Tag Archives: Meat

1907 New York Times Article Shows that Meat Causes Cancer. A century later, many people still haven’t heard the news.

In a recent NPR debate about the risks of meat-eating, I put forward the proposition that meat causes cancer. Judging by faces in the audience, this was a new idea. While everyone understands the link between cancer and cigarettes, the link with meat has somehow escaped notice.

I cited two enormous studies—the 2009 NIH-AARP Cancer Increasing Among Meat Eatersstudy, with half a million participants, and a 2012 Harvard study with 120,000 participants. In both studies, meat-eaters were at higher risk of a cancer death, and many more studies have shown the same thing.

How does meat cause cancer? It could be the heterocyclic amines—carcinogens that form as meat is cooked. It could also be the polycyclic aromatic hydrocarbons or the heme iron in meat, or perhaps its lack of fiber and paucity of antioxidants. But really the situation is like tobacco. We know tobacco causes lung cancer, even though no one yet knows exactly which part of the tobacco smoke is the major culprit. And although meat-eaters clearly have higher cancer rates, it is not yet clear which part of meat does the deed.

The tragedy is this: The link between meat and cancer has been known for more than a century. On September 24, 1907, the New York Times published an article entitled “Cancer Increasing among Meat Eaters,” which described a seven-year epidemiological study showing that meat-eaters were at high cancer risk, compared with those choosing other staples. Focusing especially on immigrants who had abandoned traditional, largely planted-based, diets in favor of meatier fare in the U.S., the lead researcher said, “There cannot be the slightest question that the great increase in cancer among the foreign-born over the prevalence of that disease in their native countries is due to the increased consumption of animal foods….”

Over the past century, meat eating in America has soared, as have cancer statistics. USDA figures show that meat eating rose from 123.9 pounds of meat per person per year in 1909 to 201.5 pounds in 2004.

The good news is that many have woken up and smelled the carcinogens. They know there is plenty of protein in beans, grains, and vegetables, and that traditional Italian, Mexican, Chinese, Thai, Japanese foods—and endless other cuisines—turn these plant-based staples into delicious and nourishing meals. Meat eating has fallen about one percent every year since 2004.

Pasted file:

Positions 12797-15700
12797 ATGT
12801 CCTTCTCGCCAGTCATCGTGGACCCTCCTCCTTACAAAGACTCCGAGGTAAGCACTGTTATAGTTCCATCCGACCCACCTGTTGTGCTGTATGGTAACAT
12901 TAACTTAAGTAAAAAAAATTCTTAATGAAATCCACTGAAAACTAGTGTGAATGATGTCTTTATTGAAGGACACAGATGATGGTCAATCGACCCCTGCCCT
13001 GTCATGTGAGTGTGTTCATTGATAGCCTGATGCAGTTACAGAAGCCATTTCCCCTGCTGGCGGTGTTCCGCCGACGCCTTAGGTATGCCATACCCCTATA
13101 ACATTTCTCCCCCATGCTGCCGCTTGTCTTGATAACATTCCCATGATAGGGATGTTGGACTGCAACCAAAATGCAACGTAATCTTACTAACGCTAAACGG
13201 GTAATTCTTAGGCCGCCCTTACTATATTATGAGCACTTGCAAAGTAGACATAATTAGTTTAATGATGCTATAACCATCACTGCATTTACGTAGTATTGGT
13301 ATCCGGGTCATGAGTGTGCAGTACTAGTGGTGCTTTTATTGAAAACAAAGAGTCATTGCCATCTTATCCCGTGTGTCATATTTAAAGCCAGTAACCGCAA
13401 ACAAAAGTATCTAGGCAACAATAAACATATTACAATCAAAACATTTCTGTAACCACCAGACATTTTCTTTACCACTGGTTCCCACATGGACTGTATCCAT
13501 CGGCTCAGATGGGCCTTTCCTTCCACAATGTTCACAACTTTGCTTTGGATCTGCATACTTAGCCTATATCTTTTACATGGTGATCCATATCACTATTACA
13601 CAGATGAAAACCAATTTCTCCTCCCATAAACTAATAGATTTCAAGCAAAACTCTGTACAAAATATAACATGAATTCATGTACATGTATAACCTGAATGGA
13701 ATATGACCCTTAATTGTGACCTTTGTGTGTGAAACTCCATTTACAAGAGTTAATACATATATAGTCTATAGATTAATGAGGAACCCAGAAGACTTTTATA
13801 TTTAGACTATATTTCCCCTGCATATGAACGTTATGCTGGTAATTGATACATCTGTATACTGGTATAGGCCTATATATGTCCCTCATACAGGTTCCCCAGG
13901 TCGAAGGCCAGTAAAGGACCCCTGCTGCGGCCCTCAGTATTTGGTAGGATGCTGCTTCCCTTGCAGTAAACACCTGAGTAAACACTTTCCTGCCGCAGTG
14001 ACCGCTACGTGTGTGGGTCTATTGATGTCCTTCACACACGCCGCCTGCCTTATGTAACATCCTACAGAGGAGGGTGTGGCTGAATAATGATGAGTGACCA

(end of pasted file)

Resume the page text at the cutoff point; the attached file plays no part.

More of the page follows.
If you haven’t yet kicked the habit, the New Year is the perfect time to do it. We’ve got you covered with our Kickstart programs, books, DVDs, and everything else you’ll ever need. Let’s not wait another hundred years.

Chicken and the Other Foodborne Illnesses

Ninety-seven percent of raw chicken in U.S. supermarkets is contaminated with bacteria that could make you sick, according to a new Consumer Reports study. That’s important to remember. But it’s a bit like saying 97 percent of cigarettes could give you bad breath. Compared to the numerous other negative health impacts of eating chicken, food poisoning might actually be the least of your worries.Physicians Committee Five Worst Contaminants in Chicken Inforgraphic

Foodborne illnesses are a serious threat to public health—taking the lives of about 3,000 Americans annually—and the poultry industry has no excuse for selling bacteria-laden meat. But contaminated or not, chicken is not safe to eat—it never has been.

Many people are surprised to learn that chicken is one of the top sources of saturated fat and the second leading source of cholesterol in the American diet. In these respects, it ranks right up there with burgers, bacon, and beef. Diets high in saturated fat and cholesterol lead to blocked arteries, stroke, and heart attack. Heart disease remains the number one cause of death in the United States and, according to the Centers for Disease Control and Prevention, it is responsible for one out of every four deaths.

A passion for poultry also puts Americans at higher risk of obesity, diabetes, and cancer. Chicken is the leading source of HCAs—heterocyclic amines—which are cancer-causing chemicals that form as meat—especially chicken—is cooked.

It’s time we started recognizing these diet-related conditions as the other foodborne illnesses… and tracing them back to chicken.

“Free Birds” Are All for Going Bird-Free

The movie Free Birds is running wild in theaters all across the country today. The storyline follows Reggie, a turkey trying to save his loved ones by traveling through time to keep turkey off the Thanksgiving table. And that is a good idea, because a poultry-free Thanksgiving can save more than just Reggie, Jake, and Jenny—taking turkey off the menu will also prevent your loved ones from high cholesterol and heart disease this holiday season.Bird-Free Thanksgiving

Turkey is not a healthful food, even before being slathered in butter and lumpy gravy. When your sibling and cousin each grab a drumstick—sans basting or gravy—they’re getting more than 55 percent of their daily maximum cholesterol intake. Thanksgiving is a time when people frequently overindulge, and two drumsticks puts you well into the cholesterol danger zone.

Turkey also contains at least one secret ingredient Grandma didn’t plan on: feces. Nine out of 10 ground turkey products are contaminated with fecal bacteria and E. coli. In addition, 81 percent of turkey meat contains antibiotic-resistant bacteria. Turkeys are routinely fed arsenic, despite attempts to ban the arsenic-laced feed in favor of consumer safety.

With plenty of meatless holiday recipe plans available, make yours a bird-free Thanksgiving.